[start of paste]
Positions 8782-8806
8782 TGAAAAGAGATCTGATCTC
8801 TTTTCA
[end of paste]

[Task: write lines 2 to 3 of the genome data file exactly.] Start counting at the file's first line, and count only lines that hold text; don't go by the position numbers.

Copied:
8782 TGAAAAGAGATCTGATCTC
8801 TTTTCA